The Matrix Syndrome. I propose that as both the name for Dan Brown’s next Robert Langdon thriller and as the condition he now writes under. Or with. Or is expressing symptoms of. Not that it’s hurting his sales or his celebrity, of course. Or, as many would have it, his infamy. Remember how the first Matrix so wowed us to such a degree that the second and third paled in comparison? That’s how it is for Brown now, I think: everything he does falls under the long shadow of (the success of) The Da Vinci Code, which, much like Foucault’s Pendulum, trod and retrod that fun old Holy Blood, Holy Grail territory. However, unlike the Eco, Dan Brown’s novel was actually engaging. And it took over the world every bit as much as Harry Potter, as Fifty Shades. Maybe even more, in that it became a point for people to argue, and take ideological sides over. And that it was built like a hybrid of a crossword and chutes & ladders definitely didn’t hurt, as that allowed it to showcase the frenetic pacing Brown does as well anybody, and had already been doing for a few books. All his work, it’s got that same pacing, those same sudden reversals, the betrayals, the twists and turns and little hidden lectures, the showing-off of obscure, kind of intrinsically cool facts, but none of those other books have sparked our imagination as much as Da Vinci Code, right? Neither did Matrix 2 or 3 reel in the same . . . → → →
It’s becoming real. August. More soon.
Man, check this out: My students’ most recent project suite on @stephengjones72‘s fantastic novel, Demon Theory: gbdh.sadiron.com/demon-theory-p… — Chuck Rybak (@ChuckRybak) April 23, 2013
Mixer Publishing‘s letting me run all the tabs/genres this issue. Featuring a cool introduction by Brian Evenson. Seven stories in seven days, complete with story notes and an afterword.
coming 1.7.14 from Samhain In the ten years since zombies killed the world, Jory Gray has found exactly one person who matters. Her name is Linse. But when he wakes to find her gone, to join the church, his world falls apart all over again. Jory’s suicide mission to save her will lead him deep into the restricted zone, into the bowels of the military, the underbelly of the church, and, worse, it will give him a glimpse into a past that’s supposed to be ten years dead, a past still contained in a document that never should have existed: The Gospel of Z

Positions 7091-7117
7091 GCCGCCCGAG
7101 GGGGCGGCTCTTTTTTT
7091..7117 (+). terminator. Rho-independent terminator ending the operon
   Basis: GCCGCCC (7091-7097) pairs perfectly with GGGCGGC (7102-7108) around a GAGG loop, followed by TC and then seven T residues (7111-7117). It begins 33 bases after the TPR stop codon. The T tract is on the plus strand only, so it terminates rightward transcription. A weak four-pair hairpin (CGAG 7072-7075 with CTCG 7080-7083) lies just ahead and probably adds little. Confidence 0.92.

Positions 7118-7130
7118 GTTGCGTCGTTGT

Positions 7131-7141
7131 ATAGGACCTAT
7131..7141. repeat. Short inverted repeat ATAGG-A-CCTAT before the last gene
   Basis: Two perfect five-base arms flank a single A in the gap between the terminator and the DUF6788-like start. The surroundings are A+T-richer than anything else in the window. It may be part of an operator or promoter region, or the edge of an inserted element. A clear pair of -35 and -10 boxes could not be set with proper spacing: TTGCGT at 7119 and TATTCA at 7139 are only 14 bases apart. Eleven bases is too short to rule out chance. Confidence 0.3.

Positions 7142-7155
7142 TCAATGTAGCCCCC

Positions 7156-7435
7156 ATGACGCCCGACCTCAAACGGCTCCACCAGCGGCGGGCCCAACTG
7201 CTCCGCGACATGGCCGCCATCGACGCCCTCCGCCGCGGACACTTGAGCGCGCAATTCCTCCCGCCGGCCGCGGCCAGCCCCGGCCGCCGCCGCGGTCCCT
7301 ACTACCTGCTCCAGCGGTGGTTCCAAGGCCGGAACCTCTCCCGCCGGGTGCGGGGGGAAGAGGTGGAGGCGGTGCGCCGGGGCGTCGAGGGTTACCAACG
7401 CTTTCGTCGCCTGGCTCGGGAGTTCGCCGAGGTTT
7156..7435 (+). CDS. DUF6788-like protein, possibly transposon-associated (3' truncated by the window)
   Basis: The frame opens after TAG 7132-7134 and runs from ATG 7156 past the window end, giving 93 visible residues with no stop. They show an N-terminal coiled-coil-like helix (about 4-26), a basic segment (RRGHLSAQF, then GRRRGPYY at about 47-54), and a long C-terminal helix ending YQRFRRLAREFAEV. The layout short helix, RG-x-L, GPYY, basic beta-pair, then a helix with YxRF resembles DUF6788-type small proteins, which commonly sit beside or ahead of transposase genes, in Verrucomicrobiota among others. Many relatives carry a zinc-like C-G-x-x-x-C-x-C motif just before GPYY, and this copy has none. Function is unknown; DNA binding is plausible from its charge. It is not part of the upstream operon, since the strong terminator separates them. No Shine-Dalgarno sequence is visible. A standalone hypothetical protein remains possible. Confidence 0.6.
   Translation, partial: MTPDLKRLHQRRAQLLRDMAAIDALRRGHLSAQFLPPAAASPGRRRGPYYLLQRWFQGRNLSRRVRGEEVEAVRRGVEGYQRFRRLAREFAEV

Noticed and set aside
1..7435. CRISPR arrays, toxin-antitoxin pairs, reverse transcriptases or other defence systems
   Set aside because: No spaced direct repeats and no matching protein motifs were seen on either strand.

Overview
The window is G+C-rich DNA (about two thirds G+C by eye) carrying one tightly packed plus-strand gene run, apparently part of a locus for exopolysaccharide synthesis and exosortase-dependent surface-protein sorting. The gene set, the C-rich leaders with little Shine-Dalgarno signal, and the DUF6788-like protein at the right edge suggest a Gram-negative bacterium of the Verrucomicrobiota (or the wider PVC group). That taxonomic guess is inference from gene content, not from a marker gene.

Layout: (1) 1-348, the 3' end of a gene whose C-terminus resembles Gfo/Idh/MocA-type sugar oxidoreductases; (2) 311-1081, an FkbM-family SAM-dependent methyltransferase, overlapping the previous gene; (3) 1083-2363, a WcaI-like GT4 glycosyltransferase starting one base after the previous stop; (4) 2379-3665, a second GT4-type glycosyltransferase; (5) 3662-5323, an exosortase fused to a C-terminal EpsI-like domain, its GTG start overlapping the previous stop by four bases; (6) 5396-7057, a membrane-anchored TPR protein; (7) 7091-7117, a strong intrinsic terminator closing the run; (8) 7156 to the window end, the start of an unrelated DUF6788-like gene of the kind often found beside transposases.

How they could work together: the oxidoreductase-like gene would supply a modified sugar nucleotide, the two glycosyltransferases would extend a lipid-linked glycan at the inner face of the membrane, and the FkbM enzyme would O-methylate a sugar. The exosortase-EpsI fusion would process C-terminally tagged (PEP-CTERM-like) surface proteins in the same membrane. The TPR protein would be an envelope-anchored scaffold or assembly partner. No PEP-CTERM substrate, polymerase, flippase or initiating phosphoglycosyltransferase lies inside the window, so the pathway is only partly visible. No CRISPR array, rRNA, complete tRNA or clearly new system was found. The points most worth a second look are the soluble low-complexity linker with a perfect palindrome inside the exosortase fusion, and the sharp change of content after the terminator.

Awards Stitches completely owns: best death-by-umbrella ever, in the history of whatever best cat-murder in a long, long time (to specify, this is the death of a cat, not Gage 2.0) best ‘bet I can extract your intestines and make them into a balloon-dog’-scene best high-heel-to-throat And, Stitches, he deserves some nominations, too. He camps it up with the best of them. And the whole set-up of this, it’s slasher-by-numbers. There’s the inciting prank, the necessary interval of time, for all the pranksters to grow into proper victims, and then there’s the big party. Seriously. Remember in Scream, or Cherry Falls, how there’s a lot of story before the party? A lot of set-up? Not so here. They’re handing out invitations nearly immediately, and then it’s a quick fast-forward to the ‘parents are gone/invite everybody over night. Which is also, conveniently, a return to the scene of the crime. And somebody’s birthday. It’s a perfect storm for slashers, I mean. If Stitches hadn’t risen, then some other slasher would have. And Stitches makes all the necessary obeisances to its predeccessors: Stitches quips like Freddy Krueger, he looms just out of frame like Michael, and he’s just as unkillable as Jason. All in all, man, if you like slashers, then this is definitely quality stuff. Highly recommended. So hoping there’ll be a sequel.
These are the ten movie clips that are always playing in my head, the ones that I don’t feel I’d be the same me without, my cine-DNA, I suppose. But, no, these clips aren’t necessarily the most iconic from all of film. There’s no “You had me at hello” or “Make my day” or “Of all the gin joints” or “I’m walking here”-stuff. All of which is cool and great, of course (here for more like that). Just, that’s stuff I watched, not stuff that part of me’s always trying to live. If that can make any sense. And, yeah, only one of them’s as recent as 2000, looks like. I guess the stuff that’s going to be formative has to kind of hit you when you’re formativing. Makes a certain kind of sense. I guess a kind of sister-post to this would be the one I did on music, “Look What the Cat Dragged In.” ( and, these are mostly scrounged clips, so, if you notice one’s showing up dead, maybe drop a comment, let me know? thanks ) Tell me about it, stud This is probably the clip that’s ruined me the most. Looking back on just about every decision I’ve ever made, this is pretty much responsible. Come with me if you want to live Every time I write, this is exactly the moment I’m reaching for. Seriously. Every. Single. Time. I’ll make you famous I wanted both for him to make me famous and to . . . → → →